Maybe you’ve seen a commercial for PrEP. Maybe you’ve never heard of it at all. No matter what, TeenSource is here to give you a little more info.
What is HIV?
HIV (Human Immunodeficiency Virus) is a virus that effects the immune system by attaching to the T-Cells. T-Cells play an essential role in scanning the body to detect infections. If HIV goes untreated it can develop into AIDS (Acquired Immune Deficiency Syndrome) which describes the stage in HIV where the immune system becomes very weak. HIV is not curable, but with medications we have available today HIV is treatable and if someone is consistently on HIV medication & seeing their doctor most won’t develop AIDS.
How is HIV spread?
HIV can be spread from one person to another through activities involving blood, semen, vaginal fluids, pre ejaculate (pre cum), and breastmilk. Some common ways that HIV is passed from one person to another is through unprotected vaginal and/or anal sex or sharing needles to inject drugs or medicine. HIV can also be passed through unprotected oral sex, but it is rare. Just like all other STDs, one person has to have it in order to pass it on to another.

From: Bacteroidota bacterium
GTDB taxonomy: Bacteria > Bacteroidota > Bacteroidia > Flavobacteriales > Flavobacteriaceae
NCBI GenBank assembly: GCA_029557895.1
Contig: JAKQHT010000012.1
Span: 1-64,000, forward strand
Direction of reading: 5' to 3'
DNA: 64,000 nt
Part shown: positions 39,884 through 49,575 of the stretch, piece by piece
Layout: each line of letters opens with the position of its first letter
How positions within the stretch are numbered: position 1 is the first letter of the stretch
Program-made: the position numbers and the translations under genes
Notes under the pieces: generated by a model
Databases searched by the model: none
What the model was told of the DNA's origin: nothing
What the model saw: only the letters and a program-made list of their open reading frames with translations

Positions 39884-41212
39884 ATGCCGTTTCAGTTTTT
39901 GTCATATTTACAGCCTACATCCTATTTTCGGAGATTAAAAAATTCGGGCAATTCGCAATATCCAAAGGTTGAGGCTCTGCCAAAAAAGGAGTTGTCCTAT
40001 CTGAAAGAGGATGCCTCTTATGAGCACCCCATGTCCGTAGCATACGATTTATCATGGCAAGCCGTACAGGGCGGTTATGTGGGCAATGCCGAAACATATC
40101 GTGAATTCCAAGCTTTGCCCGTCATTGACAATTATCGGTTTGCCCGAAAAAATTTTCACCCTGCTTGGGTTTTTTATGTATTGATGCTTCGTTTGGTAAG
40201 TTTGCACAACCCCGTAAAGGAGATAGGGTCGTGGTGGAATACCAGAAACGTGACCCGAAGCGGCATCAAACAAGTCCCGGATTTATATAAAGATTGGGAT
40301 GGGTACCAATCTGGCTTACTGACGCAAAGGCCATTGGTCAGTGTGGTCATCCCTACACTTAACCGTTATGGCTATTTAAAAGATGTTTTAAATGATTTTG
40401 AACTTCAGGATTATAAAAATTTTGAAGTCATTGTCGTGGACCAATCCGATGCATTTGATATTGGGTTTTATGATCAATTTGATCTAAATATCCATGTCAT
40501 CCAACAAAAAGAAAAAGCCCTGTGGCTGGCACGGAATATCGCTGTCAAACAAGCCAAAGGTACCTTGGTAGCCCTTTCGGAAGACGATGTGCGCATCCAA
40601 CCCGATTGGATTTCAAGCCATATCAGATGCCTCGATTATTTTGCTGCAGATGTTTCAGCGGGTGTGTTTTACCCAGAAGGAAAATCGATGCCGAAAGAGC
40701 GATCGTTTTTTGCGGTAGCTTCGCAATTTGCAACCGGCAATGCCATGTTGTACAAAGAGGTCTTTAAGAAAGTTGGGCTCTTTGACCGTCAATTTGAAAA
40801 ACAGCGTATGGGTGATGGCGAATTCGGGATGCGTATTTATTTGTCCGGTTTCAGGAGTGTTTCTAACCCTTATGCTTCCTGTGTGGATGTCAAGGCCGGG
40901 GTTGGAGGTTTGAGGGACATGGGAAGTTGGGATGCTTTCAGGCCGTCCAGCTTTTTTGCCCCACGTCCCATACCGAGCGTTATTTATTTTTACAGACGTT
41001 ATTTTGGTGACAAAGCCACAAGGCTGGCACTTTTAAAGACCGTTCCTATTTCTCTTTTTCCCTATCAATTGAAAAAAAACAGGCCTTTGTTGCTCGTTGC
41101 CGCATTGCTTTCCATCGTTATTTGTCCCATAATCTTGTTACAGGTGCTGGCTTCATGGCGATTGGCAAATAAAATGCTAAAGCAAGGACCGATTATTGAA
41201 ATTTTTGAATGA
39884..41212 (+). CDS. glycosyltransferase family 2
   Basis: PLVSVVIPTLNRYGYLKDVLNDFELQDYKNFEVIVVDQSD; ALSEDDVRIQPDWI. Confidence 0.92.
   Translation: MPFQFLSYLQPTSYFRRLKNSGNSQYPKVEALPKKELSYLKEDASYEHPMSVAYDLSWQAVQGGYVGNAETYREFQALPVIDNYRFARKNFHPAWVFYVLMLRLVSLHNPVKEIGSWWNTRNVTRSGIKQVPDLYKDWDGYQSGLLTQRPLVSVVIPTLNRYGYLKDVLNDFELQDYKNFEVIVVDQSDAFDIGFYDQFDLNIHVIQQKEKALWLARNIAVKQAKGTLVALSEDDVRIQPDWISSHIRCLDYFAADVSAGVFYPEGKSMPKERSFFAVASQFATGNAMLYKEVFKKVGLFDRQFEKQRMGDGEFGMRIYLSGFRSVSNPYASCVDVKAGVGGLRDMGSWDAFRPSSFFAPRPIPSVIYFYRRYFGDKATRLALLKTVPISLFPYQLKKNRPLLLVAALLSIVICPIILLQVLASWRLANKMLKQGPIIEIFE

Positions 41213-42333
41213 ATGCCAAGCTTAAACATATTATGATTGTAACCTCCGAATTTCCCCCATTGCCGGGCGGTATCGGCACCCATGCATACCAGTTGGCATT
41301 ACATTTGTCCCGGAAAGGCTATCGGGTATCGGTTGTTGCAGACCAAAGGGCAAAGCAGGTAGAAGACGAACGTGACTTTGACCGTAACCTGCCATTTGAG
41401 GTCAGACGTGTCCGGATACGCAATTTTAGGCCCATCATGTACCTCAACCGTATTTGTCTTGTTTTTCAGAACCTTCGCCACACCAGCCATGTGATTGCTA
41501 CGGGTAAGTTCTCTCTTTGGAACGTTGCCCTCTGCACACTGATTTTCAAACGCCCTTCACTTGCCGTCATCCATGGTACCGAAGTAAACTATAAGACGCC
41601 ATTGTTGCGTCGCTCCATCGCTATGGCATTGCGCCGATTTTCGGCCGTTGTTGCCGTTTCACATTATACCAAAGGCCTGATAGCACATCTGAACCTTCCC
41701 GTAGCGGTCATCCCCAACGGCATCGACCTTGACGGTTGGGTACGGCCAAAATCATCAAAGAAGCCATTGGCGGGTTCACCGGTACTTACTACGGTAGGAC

How can I keep from getting HIV?
Abstinence (not having sex) is the best way to protect against HIV. If you choose to have sex, condoms, whether internal/female or external/male, are great at preventing HIV and other STDs! Using a condom correctly, making sure it’s not expired, and adding lubrication on the outside of the condom helps prevent condom breakage or tearing of the skin during sex and can increase pleasure. You can find free condoms near you!
Abstinence, regular testing, HIV treatment, and using medications like PrEP and PEP are all important tools in preventing HIV.
What is PrEP?
PrEP (Pre-Exposure Prophylaxis) is a daily pill that someone who is HIV negative can take to stay HIV negative. Taking PrEP can lower the chance of getting HIV by 90% and can be a great option if someone has a partner who is HIV positive or has multiple or anonymous partners.
What is PEP?
PEP (Post-Exposure Prophylaxis) is different from PrEP because it is a set of pills someone can take after a possible exposure to HIV to prevent infection. If someone believes they may have been exposed to HIV (ex: a condom broke or you shared needles), they could start taking PEP within 72 hours of exposure and continue to take a PEP pill every day for 28 days to prevent HIV from attaching to the T-Cells. PEP is a backup plan to be used if someone’s typical plan for preventing HIV fails.
How can I get PrEP/PEP?
To find a provider who offers PrEP near you search https://pleaseprepme.org/. Some of these providers in California offer no or low cost PrEP to youth.
With protection like condoms, regular testing, and PrEP/PEP, there are many ways to prevent HIV!